A MWC to recover
The congress expects half the number of attendees and economic impact than in 2019, but encourages business in the city
BarcelonaAfter a cancellation in 2020 and a lacklustre edition last summer, the Mobile World Congress returns this Monday to Barcelona on its usual dates. It does so still far from the pre-pandemic attendance figures, but with the purpose of being (at least symbolically) a turning point in the recovery. The congress opens the doors of the Fira de Barcelona exhibition centre in Gran Via de L'Hospitalet de Llobregat, where until Thursday it will host around 1,500 exhibiting companies that aspire to resume their presence at trade fairs. The organisers, the telecommunications employers' association GSMA, expect the seven pavilions reserved for the event (there used to be eight) to attract between 40,000 and 60,000 attendees, 55% of 2019 numbers.
This edition remains halfway to normality, both in terms of economic impact (€240m versus €473m before covid) and in the temporary workplaces that will be generated (6,700 compared to 13,900 in 2019). That is why it is being received with cautious optimism. "The forecasts we make are modest," admits Roger Pallarols, president of the Gremi de Restauració de Barcelona. The sixth wave of the coronavirus, he explains, made companies choose more "prudent" options for their activity programmes. Many of those that have recovered parallel corporate events have preferred to move them to the same hotels where workers will stay and not attend restaurants or nightlife venues. "Before in just four nights [the congress] could leave around €45m in turnover, this year if it reaches half of that it would already be very good news," adds Pallarols. In his opinion, MWC cannot be considered the starting point for the recovery, but it is "a boost to the spirit after two years of economic hole". "We don't expect everything to start recovering until at least Easter," he says.
Fecasarm, the nightlife employers' association, largely agrees with this diagnosis. "We have detected many fewer bookings than during other editions. The legal insecurity due to the restrictions has caused attendees and companies to book both dinners and events in hotels," its president, Joaquim Boadas, says. There are exceptions: a large Barcelona nightclub has managed to get a reservation for 1,000 people during the congress. The association of digital entrepreneurs Tech Barcelona also hired the Sutton room, high above the city, to close the event with a party. "We estimate an impact of around €60 million on catering and nightlife around MWC. It would be about half of 2019 and less than in 2018, when bad weather made it hard for attendees to get to the venues," Boadas estimates.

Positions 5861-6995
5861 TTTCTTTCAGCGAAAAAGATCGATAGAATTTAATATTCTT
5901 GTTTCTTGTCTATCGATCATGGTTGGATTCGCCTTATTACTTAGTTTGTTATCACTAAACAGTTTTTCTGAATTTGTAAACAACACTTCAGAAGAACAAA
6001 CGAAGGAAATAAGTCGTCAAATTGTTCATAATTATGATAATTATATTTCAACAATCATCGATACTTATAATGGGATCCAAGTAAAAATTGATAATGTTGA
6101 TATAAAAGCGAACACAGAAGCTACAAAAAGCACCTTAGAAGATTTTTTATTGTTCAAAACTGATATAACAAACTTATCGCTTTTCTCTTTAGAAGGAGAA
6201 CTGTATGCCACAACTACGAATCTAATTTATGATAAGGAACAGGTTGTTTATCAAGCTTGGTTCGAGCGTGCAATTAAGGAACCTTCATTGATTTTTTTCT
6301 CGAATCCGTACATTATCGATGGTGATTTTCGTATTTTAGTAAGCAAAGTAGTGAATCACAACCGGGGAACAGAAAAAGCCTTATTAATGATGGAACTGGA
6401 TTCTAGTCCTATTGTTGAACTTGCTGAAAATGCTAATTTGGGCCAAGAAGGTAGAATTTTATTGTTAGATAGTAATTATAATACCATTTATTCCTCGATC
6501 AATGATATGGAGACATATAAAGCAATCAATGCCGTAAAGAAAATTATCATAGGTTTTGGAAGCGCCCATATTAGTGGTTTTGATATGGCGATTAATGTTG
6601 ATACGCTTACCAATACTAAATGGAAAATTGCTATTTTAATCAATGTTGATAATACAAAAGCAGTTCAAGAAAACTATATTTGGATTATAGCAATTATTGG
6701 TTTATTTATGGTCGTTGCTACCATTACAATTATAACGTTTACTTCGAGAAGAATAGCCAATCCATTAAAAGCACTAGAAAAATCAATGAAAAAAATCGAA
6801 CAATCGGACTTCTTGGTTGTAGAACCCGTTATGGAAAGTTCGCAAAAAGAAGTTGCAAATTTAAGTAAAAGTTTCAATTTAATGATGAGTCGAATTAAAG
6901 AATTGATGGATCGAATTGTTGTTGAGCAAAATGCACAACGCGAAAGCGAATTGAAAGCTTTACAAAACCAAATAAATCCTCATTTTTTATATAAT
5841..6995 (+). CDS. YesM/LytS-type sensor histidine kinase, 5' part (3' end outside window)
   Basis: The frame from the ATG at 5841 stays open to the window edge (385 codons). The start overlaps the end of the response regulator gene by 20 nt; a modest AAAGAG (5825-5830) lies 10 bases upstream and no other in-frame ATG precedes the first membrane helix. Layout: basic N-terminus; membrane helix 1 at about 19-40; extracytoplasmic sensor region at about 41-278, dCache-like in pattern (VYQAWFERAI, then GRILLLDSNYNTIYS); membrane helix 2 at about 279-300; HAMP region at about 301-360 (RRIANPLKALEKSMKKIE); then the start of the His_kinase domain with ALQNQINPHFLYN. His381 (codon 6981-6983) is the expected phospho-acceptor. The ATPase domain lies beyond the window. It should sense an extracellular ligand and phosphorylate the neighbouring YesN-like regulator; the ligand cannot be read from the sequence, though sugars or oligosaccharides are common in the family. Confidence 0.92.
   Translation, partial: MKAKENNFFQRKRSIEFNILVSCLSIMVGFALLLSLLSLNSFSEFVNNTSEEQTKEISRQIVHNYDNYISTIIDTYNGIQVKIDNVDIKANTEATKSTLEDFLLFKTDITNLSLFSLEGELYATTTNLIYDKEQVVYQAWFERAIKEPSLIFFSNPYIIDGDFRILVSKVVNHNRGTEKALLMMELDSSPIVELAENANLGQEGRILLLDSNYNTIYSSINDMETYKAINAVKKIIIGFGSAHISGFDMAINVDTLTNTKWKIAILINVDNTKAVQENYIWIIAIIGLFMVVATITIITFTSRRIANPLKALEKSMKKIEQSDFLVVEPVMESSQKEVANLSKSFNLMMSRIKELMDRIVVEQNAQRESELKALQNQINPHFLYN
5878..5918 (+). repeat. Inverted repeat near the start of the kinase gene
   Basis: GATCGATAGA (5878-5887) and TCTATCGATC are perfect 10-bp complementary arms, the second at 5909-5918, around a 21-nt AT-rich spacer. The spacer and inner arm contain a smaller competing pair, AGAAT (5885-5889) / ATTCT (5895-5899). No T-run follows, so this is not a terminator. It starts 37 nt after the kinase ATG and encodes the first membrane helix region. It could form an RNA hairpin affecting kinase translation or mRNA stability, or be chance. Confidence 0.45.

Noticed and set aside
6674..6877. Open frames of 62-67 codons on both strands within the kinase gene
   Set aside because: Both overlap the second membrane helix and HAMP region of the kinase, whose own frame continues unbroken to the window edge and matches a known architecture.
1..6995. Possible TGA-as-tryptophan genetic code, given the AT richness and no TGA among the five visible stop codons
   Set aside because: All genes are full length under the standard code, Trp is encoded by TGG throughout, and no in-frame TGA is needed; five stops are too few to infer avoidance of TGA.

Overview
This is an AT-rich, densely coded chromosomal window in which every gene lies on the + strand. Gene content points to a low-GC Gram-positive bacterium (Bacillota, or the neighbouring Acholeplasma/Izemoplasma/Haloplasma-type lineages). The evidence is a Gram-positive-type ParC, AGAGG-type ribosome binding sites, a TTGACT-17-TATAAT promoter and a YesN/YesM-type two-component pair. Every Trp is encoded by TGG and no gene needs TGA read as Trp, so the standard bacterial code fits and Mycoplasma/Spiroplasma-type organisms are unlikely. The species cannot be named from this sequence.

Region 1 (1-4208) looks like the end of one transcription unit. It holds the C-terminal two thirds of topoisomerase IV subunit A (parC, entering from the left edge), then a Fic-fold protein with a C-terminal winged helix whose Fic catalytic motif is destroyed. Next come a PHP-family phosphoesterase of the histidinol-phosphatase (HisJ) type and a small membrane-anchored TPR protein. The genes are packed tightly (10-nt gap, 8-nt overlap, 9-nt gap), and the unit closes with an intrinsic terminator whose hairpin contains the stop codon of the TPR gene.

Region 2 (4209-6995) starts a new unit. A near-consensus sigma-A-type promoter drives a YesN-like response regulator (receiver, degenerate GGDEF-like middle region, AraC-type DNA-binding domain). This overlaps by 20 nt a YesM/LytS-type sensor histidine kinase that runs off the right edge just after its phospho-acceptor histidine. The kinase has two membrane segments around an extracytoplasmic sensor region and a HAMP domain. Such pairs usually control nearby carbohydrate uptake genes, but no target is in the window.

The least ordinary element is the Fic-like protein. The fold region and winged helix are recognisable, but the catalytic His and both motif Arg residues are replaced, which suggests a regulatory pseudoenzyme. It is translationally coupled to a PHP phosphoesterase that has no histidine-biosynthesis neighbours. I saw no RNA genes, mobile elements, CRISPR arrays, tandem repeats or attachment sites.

65% occupancy in hotels
Hotels in the Catalan capital are more optimistic than restaurateurs and nightclubs, and are confident that MWC will be their springboard to recovery. As confirmed to Efe by the Gremi d'Hotels de Barcelona, this year the organisation has booked 10,000 rooms, compared to the 1,000 they occupied last year, when the public was basically local and did not spend much on these establishments. Its president, Jordi Clos, predicts that occupancy in the sector will reach 65%, up from 35% in the months of January and February. Even so, only hotels closest to the Gran Via venue will be fully booked. "As we move further away, occupancy rates will be lower," he says. Some businesses that have been closed for two years will reopen these days (80% have already raised their shutters) and Clos predicts that practically all of them will be back in business in the spring.
The tech event will again have to deal with pre-pandemic concerns such as transport strikes. The UGT union section of TMB buses has called for a partial strike (between 8.30 and 10.30 a.m., from 4.30 to 6.30 p.m. and also from 10 p.m. until midnight) coinciding with the congress. Another strike by Ferrocarrils de la Generalitat de Catalunya workers has also been scheduled to highlight the company's management problems.